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People In Film: Ahmad Abdalla

Jun 10, 2012

Ahmad Abdalla is an Egyptian film director, editor and screen writer. His 2009 debut ‘Heliopolis’, one of the first films of the country’s independent wave, followed the lives of five fictional characters over one day and was considered a bold critique of Egyptian society. It hopped around the festival circuit successfully, notably being screened in the Toronto International Film Festival’s Discovery Programme.

In 2011 ‘Microphone’ became his award-winning documentary-styled fiction feature about Alexandria’s underground artists. It’s entirely shot on a Canon EOS 7D (originally intended as a still photography camera). Last week, Doha Film Institute supported a screening at the Northwestern University of Qatar. We caught up with the filmmaker.

DFI: You’re working on a new film using footage from real people. Can you tell us more about it?
Abdalla: It’s called ‘Farsh W Ghata’ (mattress and cover), a feature narrative based on online videos of prisoners that ran away from prisons during the revolution.

It all started during the 28 days of the revolution, where my friends and I were involved in what was called the media tent. It was a place where we collected material filmed on phones or through small digital cameras. We organised them into a database and it became a resource for many websites. Many news outlets got their footage from the tent at the Tahrir Square. The popular media coming from the people themselves was more reflective of reality than news agencies.

After I viewed the data, I was so inspired. People with mobiles or small cameras are capable of powerful storytelling. This encouraged me to work on a story based on these videos and the difficulties prisoners faced after they ran away.

DFI: As one of the pioneers in digital filmmaking in Cairo, aren’t you worried on the loss of cinematic language?
Abdalla: Some filmmakers like Béla Tarr shifted to digital when I thought they never would. But for some this is the effect that they’re looking for, this is the feeling they want to portray and the digital camera becomes much more convenient,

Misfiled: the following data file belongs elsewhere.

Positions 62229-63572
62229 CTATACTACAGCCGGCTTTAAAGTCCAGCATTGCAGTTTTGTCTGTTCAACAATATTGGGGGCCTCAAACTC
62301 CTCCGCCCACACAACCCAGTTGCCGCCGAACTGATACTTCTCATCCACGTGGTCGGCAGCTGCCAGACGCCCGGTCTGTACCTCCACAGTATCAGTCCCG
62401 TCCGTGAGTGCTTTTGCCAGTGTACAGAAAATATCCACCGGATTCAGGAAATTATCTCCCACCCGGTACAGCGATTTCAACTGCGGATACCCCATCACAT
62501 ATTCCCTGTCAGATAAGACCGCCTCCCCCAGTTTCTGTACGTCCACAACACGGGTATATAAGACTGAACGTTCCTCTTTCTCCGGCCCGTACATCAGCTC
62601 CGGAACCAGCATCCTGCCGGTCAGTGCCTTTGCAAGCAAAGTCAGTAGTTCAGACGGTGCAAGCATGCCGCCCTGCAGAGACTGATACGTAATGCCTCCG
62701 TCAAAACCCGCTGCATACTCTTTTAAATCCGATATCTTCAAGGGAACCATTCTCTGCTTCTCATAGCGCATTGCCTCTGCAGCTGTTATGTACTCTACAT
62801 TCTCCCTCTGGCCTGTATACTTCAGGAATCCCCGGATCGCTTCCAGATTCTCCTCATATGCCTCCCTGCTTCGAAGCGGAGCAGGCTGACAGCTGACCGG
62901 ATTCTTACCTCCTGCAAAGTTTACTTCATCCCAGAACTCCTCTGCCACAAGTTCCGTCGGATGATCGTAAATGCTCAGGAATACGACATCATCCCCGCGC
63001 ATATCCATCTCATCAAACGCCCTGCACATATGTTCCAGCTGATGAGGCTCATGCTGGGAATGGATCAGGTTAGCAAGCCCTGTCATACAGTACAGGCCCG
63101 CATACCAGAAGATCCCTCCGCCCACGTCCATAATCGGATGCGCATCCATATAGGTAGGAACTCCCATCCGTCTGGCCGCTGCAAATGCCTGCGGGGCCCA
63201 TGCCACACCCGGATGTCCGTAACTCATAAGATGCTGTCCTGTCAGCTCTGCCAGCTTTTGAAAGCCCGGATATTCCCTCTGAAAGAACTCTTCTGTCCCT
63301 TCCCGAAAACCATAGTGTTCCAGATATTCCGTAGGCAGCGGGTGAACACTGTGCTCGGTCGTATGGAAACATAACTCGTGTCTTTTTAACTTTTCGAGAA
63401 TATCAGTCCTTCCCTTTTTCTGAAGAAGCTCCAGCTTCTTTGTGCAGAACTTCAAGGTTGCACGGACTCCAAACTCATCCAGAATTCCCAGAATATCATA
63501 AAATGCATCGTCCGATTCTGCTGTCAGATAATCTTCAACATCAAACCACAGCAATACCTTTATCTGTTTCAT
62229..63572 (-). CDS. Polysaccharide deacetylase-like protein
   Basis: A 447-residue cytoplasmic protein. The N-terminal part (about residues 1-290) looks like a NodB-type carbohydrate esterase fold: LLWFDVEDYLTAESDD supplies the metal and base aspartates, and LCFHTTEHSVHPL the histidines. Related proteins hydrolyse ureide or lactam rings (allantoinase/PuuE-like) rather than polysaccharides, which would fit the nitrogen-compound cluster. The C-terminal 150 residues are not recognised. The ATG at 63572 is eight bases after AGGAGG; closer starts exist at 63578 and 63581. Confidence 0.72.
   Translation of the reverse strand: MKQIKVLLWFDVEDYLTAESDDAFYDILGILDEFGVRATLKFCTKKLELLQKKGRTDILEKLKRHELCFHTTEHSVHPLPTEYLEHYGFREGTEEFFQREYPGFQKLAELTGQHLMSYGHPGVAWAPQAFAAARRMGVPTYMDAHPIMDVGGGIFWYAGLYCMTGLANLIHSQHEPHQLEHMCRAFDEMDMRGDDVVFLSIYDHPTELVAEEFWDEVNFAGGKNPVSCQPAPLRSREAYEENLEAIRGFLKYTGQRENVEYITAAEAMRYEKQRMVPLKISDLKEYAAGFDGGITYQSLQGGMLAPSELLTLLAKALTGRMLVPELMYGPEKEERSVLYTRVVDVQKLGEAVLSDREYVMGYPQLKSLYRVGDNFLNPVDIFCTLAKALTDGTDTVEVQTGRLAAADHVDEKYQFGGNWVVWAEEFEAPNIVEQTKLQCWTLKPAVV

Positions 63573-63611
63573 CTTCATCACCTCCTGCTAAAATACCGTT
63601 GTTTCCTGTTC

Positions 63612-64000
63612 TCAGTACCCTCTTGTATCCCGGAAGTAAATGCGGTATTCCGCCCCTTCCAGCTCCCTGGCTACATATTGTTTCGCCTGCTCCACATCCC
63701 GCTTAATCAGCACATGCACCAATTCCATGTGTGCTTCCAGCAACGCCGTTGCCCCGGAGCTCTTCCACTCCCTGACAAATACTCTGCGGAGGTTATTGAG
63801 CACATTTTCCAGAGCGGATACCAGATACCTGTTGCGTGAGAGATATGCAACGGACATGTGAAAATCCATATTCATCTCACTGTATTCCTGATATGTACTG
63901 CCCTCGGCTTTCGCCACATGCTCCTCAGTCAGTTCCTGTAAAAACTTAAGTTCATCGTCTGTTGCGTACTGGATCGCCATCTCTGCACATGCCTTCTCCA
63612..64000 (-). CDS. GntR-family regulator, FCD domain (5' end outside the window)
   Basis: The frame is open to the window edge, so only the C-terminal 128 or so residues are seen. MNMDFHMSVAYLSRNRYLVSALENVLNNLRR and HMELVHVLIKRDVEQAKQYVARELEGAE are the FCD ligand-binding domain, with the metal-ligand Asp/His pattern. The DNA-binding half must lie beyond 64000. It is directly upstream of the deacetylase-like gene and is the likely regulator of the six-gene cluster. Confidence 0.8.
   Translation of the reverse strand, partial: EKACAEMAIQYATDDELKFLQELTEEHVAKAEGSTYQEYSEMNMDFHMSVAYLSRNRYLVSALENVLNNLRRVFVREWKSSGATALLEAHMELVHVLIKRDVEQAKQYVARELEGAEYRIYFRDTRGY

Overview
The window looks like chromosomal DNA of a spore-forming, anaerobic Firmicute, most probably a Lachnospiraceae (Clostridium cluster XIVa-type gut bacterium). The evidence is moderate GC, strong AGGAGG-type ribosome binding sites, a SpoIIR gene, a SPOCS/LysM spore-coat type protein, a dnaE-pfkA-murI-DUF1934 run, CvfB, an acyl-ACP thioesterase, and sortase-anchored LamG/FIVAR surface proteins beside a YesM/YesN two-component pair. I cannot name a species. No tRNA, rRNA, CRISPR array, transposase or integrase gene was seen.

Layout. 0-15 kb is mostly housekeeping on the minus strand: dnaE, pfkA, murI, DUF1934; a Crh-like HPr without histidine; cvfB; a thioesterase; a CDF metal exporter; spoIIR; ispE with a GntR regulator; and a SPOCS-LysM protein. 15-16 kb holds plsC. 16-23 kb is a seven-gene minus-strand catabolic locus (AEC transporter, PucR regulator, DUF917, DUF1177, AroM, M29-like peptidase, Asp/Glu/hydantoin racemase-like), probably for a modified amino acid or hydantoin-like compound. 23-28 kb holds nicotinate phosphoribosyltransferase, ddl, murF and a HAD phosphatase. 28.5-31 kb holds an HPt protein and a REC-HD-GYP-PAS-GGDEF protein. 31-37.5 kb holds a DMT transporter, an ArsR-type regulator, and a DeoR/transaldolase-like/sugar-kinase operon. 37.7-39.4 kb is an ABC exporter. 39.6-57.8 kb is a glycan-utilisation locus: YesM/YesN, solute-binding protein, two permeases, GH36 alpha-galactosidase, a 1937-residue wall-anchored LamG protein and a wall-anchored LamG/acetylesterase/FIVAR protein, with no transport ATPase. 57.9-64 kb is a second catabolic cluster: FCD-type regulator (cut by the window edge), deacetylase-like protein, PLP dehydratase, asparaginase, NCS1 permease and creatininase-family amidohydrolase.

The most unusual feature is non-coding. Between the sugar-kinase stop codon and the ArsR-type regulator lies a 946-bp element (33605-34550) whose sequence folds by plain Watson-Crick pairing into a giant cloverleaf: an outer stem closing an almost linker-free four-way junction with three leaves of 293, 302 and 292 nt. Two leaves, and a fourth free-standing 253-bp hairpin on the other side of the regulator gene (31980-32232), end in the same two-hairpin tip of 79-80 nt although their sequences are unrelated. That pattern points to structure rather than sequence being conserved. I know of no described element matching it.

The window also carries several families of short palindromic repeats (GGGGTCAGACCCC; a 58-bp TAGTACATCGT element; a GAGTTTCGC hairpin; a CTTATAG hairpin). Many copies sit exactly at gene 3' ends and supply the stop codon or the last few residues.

In ‘Microphone’ for instance, we filmed with the 7D, probably one of the first films shot with this camera in mid-2010. It was a tool that couldn’t be replaced by film…besides we didn’t know what we were filming; we didn’t have a plan or fixed deals with the artists. We needed a small camera, sensitive to low light, where we could change lenses to keep up with my artistic and aesthetic needs. I still believe in the digital camera, at least for me it suits perfectly the type of films I make.

DFI: How did audiences in Egypt react to a film style they’re not used to?
Abdalla: It’s not the first digital film in Cairo, there’s been Ibrahim El Batout. The public is not used to independent films in general where the acting is closer to documentary than fiction. Many people, including industry professionals, don’t want to be part of this new wave because they want everything to be clear before they go on a shoot.

DFI: What are the pros and cons of digital cinema?
Abdalla: Honestly I can’t think of many cons. For what I do there’s nothing but pros. I can shoot a large amount of footage that doesn’t cost much, not like cinema at least. We can improvise more, not only with the script but also with the locations as we were following musicians (in ‘Microphone’). I couldn’t have had a cinema camera with all of the lighting equipment. In editing, the process and the costs differ.

DFI: Now that these tools are accessible to everybody, aren’t you worried people will underestimate the filmmaking process?
Abdalla: That’s what we’ve been saying for a long time, both Ibrahim El Batout and I. Anyone with a mobile and a laptop is a filmmaker. The question remains; what are they going to film? We’re all now filmmakers.

DFI: What would you like to tell up and coming filmmakers?
Abdalla: I never went to a film school so I learnt in the streets, by trial and error in the editing suites. That’s why I advise everybody to just go and film. Don’t worry on how your first film is going to look. Keep trying and learning from what you do by watching them over and over again. Go film, post them on YouTube and see what people have to say about your work.

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